Select Page

Golden day for Australia in Rotterdam

Day 6 of the 2016 World Rowing Championships greeted the athletes with different conditions to those seen so far this week – slightly hazy, slightly cooler, and a cross head wind as opposed to the cross tail that has prevailed. This caused the Fairness Committee to shuffle lanes accordingly, which had no adverse effect on the results in the morning for the two Australian Junior crews in action.

Harriet Hudson in the Junior Women’s Single Scull repechage was first up, and required a top two finish to progress to the semi-finals. This proved to be no difficulty at all for the Sydney Rowing Club athlete, who had a comfortable all the way victory and crossed the line 5 second ahead of the Chinese sculler in second place. Next up was the quarter-finals of the Junior Men’s Quad, requiring a top three place to progress to the semi-finals on Saturday. For the majority of the race this looked like a done deal – sitting in clear third with 500m to go crew coach Lachlan Carter would have felt that the job was almost done. The Italian crew in fourth had other ideas and went on the attack with the finish line in sight. The young Aussies had just done enough however and hung on for a tight third place by less than a second, and will progress to Saturday’s semi-finals.

A-Finals from the Under 23 events filled out the remainder of the day. Four crews had progressed this far from Australia, and it was the Under 23 Lightweight Women’s Double of Alice Arch and India McKenzie who first took to the water. The Dutch and New Zealand crews had placed a dead heat for the win in the semi-final and would prove to again be the pace setters. The Australians were left behind off the start but staged a great fight back in the second half of the race to overtake the German’s and push hard at the Chinese. In the end the Chinese just pipped out for fourth by just 0.03 seconds, with Australia in a very commendable fifth.

The Under 23 Men’s Quad were next up, and Australia had been looking good through the lesser rounds. Getting away the quickest was Germany along with Poland and Australia. The Australian crew of Tom Schramko, Luke Letcher, Caleb Antill and Rob Black had earned a small lead off the start, and first to the 500m mark was Australia with Poland and Germany right there. Through the middle of the race Australia held the lead with New Zealand now moving up. The crowd was on their feet as crews closed on Australia. Australia still had the lead, but New Zealand was absolutely flying. Poland had no answer and were now under threat from Italy. In a photo finish Australia had scored gold by just 0.41 of a second in one of the best races of the day.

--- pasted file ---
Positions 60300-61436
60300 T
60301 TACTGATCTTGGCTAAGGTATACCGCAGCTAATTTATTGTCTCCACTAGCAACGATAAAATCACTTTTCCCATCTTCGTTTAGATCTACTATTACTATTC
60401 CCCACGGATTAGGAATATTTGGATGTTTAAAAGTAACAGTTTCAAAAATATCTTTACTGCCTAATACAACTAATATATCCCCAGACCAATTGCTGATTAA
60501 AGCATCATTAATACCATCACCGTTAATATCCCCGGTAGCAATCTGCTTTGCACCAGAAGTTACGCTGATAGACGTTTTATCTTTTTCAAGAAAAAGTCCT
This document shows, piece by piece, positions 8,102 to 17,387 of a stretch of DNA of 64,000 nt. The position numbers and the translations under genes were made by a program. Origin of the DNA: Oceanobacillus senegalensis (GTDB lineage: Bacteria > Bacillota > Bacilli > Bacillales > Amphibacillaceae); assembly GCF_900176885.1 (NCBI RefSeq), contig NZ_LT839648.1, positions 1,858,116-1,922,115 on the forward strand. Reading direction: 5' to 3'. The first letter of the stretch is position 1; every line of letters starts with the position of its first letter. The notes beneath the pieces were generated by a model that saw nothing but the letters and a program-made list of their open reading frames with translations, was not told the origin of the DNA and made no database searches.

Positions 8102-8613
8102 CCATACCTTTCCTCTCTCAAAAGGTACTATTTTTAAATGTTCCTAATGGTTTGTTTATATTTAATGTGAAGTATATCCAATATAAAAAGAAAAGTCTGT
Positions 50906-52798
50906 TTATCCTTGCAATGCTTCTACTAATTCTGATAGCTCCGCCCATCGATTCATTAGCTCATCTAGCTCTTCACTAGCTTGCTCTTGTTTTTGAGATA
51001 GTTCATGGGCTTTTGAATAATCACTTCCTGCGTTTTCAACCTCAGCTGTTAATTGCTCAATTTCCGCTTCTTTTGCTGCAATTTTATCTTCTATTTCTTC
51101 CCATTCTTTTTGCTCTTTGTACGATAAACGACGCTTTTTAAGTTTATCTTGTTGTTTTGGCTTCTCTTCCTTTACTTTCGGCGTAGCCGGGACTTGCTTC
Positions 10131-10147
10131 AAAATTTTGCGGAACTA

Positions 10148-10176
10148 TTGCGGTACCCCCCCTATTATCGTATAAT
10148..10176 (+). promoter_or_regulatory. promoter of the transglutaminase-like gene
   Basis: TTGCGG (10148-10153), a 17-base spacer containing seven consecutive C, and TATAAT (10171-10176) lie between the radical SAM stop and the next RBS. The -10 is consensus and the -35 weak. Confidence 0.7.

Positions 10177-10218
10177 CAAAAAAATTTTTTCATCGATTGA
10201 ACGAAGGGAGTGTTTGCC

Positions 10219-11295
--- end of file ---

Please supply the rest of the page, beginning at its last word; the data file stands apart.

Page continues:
To round out the day the Under Women’s Eight and Women’s Single Scull followed. The Australian eight of Hedda Cooper, Olivia Sibillin, Fiona Ewing, Jacinta Edmunds, Georgia Wheeler, Katherine Mitchelmore Rachel Engel, Stephanie Williams and cox Daniella Serra were always going to be under pressure from an electric USA crew, and so it proved with the USA dominating from start to finish. The final margin to second was a huge 8 seconds, and the Annabelle Eaton-coached Australians fought hard to move from sixth after the first 500m to fifth into the last 500m. The gap to make up into a medal position was sadly too great and they remained in fifth, a great effort after only coming together in July. A similar race followed for Cara Grzeskowiak in the Under 23 Women’s Single Scull; her coach Vicky Spencer would have had high hopes as Cara with was improving her position and moving through the field through the middle of the race, but the push from the leading three scullers from Lithuania, Sweden and Germany was too great and Cara crossed the line in fifth place, a great learning experience in her first Australian Under 23 team.

Rob Black from the Under 23 Men’s Quad commented to World Rowing after the race: “We knew that Poland was going to go out fast in the start, but we focused on a fast rhythm at 38. We really worked on getting out front in the first thousand and stay focused on us. It was just a beautiful rhythm. All the other crews really came for us!”. The Antonio Maurogiovanni coached crew became Australia’s first Under 23 World Champions since the Women’s Four in 2013, a fantastic result!

Day 7 of the 2016 World Rowing Championships will bring the semi-finals of the Junior events and Georgia Nesbitt in the Lightweight Women’s Single B-Final. As always you can watch all of the racing with draws and race reports on the World Rowing website, www.worldrowing.com.